“The city had no idea about any of these allegations before this article, and we are looking into them in more detail,” he said. “We have upcoming stakeholder meetings, including with our council’s homeless subcommittee, where we’ll get more feedback on next steps.”

Redwood City, which recently budgeted $757,000 over the next two years for DST to put homeless people to work, has taken a similar approach. In a statement forwarded to this news organization, Mayor Diane Howard said “city staff will be looking into the allegations that have been made and will be reporting back to” the City Council.

“Also,” she added, “we have decided not to have a presentation by the Downtown Streets Team this Monday night [Dec. 16] until we have the information we need to make the decision to move forward.”

Pressure Mounts, New Details Emerge

The Richardsons have yet to publicly respond to the claims by Zia MacWilliams, Michelle Fox Wiles and several other former DST employees. But in a message posted to her staff-wide Slack channel, the senior Richardson dismissed the accusations as baseless.

“Allegations referenced in the … article were brought to light in a complaint made several years after the employees had separated from DST,” she wrote, according to a screenshot obtained by San Jose Inside. “However, the complaint was thoroughly examined as part of an independent investigation conducted by the DST Board of Directors. While the investigation did lead to several procedural changes and the implementation of new ‘best practices’ to improve the organization, the salacious accusations made in this article were found to be without merit and do not reflect the organization’s culture.”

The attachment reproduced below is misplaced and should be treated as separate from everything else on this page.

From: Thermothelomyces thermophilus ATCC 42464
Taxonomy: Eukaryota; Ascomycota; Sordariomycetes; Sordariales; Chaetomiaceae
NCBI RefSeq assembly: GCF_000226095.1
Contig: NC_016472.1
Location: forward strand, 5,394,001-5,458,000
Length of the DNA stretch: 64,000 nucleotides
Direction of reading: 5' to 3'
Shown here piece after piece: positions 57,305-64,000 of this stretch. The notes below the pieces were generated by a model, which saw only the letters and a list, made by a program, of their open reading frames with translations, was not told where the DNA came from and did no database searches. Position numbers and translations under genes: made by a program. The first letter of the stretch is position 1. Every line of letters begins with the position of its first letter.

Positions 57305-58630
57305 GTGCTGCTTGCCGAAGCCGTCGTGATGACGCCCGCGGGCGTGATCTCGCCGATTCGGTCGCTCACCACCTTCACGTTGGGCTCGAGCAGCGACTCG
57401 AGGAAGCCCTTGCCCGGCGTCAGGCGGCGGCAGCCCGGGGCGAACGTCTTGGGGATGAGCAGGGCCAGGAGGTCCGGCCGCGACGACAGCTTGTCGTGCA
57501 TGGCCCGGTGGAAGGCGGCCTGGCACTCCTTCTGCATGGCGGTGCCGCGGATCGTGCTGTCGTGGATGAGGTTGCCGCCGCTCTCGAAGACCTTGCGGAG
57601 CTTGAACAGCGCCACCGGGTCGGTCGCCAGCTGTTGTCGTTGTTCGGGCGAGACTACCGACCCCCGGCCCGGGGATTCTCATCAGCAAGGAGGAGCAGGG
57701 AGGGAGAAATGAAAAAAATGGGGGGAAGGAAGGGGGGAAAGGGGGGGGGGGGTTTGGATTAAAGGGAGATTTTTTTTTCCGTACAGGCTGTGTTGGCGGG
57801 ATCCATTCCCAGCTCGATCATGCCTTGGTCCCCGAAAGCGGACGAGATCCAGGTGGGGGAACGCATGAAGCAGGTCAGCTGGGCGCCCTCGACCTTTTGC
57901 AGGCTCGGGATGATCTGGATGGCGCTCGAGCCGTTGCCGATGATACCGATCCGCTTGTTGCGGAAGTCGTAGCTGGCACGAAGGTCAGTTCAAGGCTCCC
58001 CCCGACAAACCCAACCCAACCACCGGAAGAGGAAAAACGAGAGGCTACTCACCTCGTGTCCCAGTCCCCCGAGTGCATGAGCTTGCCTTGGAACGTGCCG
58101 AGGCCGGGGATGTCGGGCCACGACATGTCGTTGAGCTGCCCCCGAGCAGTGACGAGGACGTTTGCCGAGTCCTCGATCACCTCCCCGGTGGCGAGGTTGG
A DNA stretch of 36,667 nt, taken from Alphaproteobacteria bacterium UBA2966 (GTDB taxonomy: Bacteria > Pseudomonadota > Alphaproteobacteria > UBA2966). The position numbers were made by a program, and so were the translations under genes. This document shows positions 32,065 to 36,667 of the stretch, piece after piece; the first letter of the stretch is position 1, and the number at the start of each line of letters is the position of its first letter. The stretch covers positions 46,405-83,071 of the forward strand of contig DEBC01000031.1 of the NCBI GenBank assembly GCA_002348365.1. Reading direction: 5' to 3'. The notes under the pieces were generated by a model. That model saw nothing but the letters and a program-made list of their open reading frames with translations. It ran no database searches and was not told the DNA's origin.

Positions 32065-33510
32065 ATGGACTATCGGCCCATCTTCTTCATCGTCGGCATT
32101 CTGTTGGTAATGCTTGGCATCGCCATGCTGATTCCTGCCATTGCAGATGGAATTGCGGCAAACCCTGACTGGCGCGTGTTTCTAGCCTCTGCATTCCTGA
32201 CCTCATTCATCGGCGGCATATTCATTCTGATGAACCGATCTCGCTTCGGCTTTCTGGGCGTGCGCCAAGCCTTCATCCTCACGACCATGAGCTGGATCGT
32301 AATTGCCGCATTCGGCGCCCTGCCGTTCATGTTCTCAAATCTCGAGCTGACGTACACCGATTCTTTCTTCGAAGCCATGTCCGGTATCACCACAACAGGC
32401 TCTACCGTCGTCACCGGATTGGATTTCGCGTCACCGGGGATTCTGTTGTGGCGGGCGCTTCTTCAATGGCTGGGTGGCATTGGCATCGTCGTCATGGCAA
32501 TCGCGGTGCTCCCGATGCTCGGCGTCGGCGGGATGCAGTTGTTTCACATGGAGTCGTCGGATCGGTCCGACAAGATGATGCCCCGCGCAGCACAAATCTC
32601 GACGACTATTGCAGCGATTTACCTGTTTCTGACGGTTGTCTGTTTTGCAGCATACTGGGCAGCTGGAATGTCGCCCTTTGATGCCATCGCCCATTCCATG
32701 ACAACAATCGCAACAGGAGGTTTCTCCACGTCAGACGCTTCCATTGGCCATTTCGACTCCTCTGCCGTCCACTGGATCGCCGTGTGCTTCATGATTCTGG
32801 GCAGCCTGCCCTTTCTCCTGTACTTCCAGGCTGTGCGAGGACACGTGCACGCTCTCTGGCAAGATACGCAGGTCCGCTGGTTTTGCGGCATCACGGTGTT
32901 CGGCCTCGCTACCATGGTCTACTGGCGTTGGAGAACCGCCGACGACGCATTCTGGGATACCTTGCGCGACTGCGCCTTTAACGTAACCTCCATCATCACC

Eileen Hunter, who worked as a DST case manager from 2014 to 2015, begged to differ.

“The article was spot on,” she said.

As one of the older employees in her late 50s at the time, Hunter said she found the alcohol abuse by management to be reckless and demoralizing.

“I witnessed the drunkenness,” she said. “It was really bad.”

Wiles, who left DST and the non-profit sector entirely four years ago, echoed Hunter’s claims. Drinking was encouraged and even subsidized by the organization, she added.

“There were multiple happy hours outside the office where Chris or Eileen purchased the alcohol and indicated that it would be on the company’s dime, including keeping the receipts for reimbursement if it wasn’t put on a company card,” Wiles said. “I can also say that there was alcohol provided in office frequently that I saw come in via delivery service that was paid for alongside the snacks provided. This alcohol was frequently consumed during all-hands meetings and openly in the office, often times before 5pm.”